The first time I tried highlining I became a butterfly.
When I say that I don’t mean I bloomed into this beautiful creature that went soaring to new and wondrous heights. No, no.
I mean my belly was full of butterflies… in the “I’m so nervous I could pee” kind of way. As I was shimmying my way out onto the line, butterflies stacked on top of butterflies in the pit of my stomach until eventually my whole body was taken over and I was just a rigid sack of human nerves. An overwrought human butterfly, but without the wings or grace.
What I’m trying to say is that I was terrified. So, so nervous. And scared. And wondering what I was doing and why I was doing it. I’m afraid of heights, despite having a skydive under my belt, but that’s not even the number one reason to be anxious. The biggest reason is failing to be able to pull myself up to the line and thus being stranded and in need of rescue. You see, when you suck at highlining as much as I do, you fall a lot. And that means spending a lot of time dangling under the line. The transition from line to dangle is the fall, aka the fun part. I don’t mind falling. Honestly it’s pretty fun. The height doesn’t bother me too much, either.
The anxiety inducing/worrying/scary bit is the idea that after I fall, I’ll be trapped under the line because I won’t be strong enough to get back up. See, when you’re dangling from your leash you have no choice but to muscle your way back up over that line. Let me tell you… that shit ain’t easy. Climbing that leash like I didn’t almost fail gym semester after semester in school was not something I was looking forward to. So now you understand the butterfly reference.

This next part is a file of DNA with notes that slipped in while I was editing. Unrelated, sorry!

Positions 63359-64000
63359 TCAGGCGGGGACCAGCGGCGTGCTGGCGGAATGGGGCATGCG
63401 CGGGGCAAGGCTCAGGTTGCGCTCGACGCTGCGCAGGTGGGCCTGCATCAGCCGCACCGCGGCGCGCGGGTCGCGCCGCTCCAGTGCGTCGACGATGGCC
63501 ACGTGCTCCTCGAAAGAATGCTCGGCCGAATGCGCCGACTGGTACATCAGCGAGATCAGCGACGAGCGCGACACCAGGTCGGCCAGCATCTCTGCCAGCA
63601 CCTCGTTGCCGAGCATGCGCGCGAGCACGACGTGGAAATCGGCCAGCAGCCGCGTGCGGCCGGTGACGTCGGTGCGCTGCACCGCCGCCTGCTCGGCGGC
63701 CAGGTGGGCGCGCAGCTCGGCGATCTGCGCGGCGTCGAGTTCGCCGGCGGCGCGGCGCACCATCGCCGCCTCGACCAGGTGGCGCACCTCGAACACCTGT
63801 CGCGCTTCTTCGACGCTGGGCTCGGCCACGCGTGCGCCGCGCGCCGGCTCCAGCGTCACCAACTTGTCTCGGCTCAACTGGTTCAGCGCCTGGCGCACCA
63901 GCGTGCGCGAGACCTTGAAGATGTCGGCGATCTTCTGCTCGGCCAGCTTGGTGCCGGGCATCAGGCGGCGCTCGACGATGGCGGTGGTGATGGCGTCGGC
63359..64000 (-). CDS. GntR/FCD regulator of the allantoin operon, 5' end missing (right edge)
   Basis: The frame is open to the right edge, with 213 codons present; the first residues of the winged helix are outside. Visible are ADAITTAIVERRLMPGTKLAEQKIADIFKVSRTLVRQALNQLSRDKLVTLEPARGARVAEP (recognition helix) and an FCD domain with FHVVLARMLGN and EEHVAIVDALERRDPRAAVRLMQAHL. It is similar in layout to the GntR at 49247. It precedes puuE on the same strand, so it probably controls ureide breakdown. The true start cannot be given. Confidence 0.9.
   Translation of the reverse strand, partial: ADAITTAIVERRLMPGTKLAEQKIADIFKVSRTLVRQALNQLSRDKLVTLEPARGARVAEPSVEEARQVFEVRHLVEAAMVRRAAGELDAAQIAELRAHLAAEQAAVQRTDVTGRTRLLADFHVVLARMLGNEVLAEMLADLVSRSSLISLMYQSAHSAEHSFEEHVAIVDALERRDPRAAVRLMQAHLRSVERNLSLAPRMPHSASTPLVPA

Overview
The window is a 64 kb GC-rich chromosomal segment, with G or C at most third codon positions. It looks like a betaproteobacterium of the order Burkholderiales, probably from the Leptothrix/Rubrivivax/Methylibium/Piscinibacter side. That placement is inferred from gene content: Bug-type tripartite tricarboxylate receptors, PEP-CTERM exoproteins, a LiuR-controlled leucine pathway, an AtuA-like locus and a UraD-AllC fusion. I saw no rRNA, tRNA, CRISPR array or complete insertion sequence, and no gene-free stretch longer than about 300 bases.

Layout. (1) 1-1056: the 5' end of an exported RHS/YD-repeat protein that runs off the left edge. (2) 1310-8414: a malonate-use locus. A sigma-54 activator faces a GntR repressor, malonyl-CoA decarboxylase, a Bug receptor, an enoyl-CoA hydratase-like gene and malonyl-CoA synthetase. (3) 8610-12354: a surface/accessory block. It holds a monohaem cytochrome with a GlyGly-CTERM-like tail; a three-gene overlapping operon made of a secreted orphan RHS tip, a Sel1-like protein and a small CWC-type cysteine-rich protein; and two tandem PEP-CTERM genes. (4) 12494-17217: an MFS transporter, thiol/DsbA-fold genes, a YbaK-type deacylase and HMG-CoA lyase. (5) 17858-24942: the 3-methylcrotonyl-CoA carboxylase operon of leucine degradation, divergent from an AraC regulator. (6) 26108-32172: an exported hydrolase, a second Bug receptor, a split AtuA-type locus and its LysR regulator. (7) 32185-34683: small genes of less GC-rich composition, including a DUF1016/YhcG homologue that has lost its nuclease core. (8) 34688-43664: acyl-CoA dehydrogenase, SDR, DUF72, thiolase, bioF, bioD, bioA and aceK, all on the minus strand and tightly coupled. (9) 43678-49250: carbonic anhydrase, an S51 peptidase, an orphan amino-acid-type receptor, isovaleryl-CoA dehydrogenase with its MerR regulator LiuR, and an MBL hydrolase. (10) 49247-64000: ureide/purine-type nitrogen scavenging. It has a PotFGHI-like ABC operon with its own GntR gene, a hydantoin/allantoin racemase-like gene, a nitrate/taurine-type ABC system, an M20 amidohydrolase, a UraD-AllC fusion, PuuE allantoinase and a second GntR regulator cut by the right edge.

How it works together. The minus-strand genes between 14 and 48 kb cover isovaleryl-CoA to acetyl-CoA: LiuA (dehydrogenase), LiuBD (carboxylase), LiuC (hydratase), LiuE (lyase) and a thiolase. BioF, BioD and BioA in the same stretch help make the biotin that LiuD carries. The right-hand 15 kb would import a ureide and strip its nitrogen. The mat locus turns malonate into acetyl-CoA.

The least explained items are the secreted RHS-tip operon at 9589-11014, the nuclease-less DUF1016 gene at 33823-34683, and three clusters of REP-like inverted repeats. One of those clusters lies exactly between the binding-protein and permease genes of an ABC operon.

The first time I sat on the line my breath was frozen in my throat, my legs dangling in the open air like two planks of wood, my eyes fixated on the impossible task in front of me: stand up. That’s it. That’s the only goal. Sounds SO easy, right? On land, when I’m just slacklining in the park, I can manage alright. I’m not walking monstrously long lines yet, but I can walk a decent one. Forwards and backwards. With much focus and effort, of course, but I can do it. Up that high in the air it’s harder. A lot harder. The line itself is heavier, it moves more, it’s a lot longer and takes a lot more skill to master. Did I do it? Not a chance.
I couldn’t stand up. I could hardly even get into position to try to stand up. I just fell and hung dangling in the air over and over. But miraculously, to my total and utter surprise, I could pull myself back up to the line. Muscles that I didn’t even know were there banded together to help me and I managed the whole day without needing a rescue.
It was exhilarating, something wholly new and different. It was challenging and exciting and it was filling me with energy. So I went back a second time. I still couldn’t stand up. But slowly I was making progress. Fine tuning my body position and reading the line a bit better with each attempt.
The third time I went back, magic happened.
I stood on the line. For like, a couple full seconds. It was bewildering. I remember as soon as I was up I thought oh my god it’s happening. I’m up! I’m up! I can’t believe it! This is amazing! Look at me everyone, I’m standing!! A miracle has happened, the most amazing thi- and then before I knew it I was down again. But let me tell you, that moment, though so painfully brief, was glorious. One of my shiniest moments to date.
If you want to see the moment in all it’s real time glory, I invite you over to my instagram where I posted the video that my beautiful wondrous friend somehow managed to capture for me.
Now I’m hooked. I am busting with excitement at the idea of actually taking a few steps on that thing. Highlining is going to be more and more a part of my life, I know.
So that’s it. An account of my first highlining adventures.
As always, much love to you all! Happy hump day!
And thank you for reading 🙂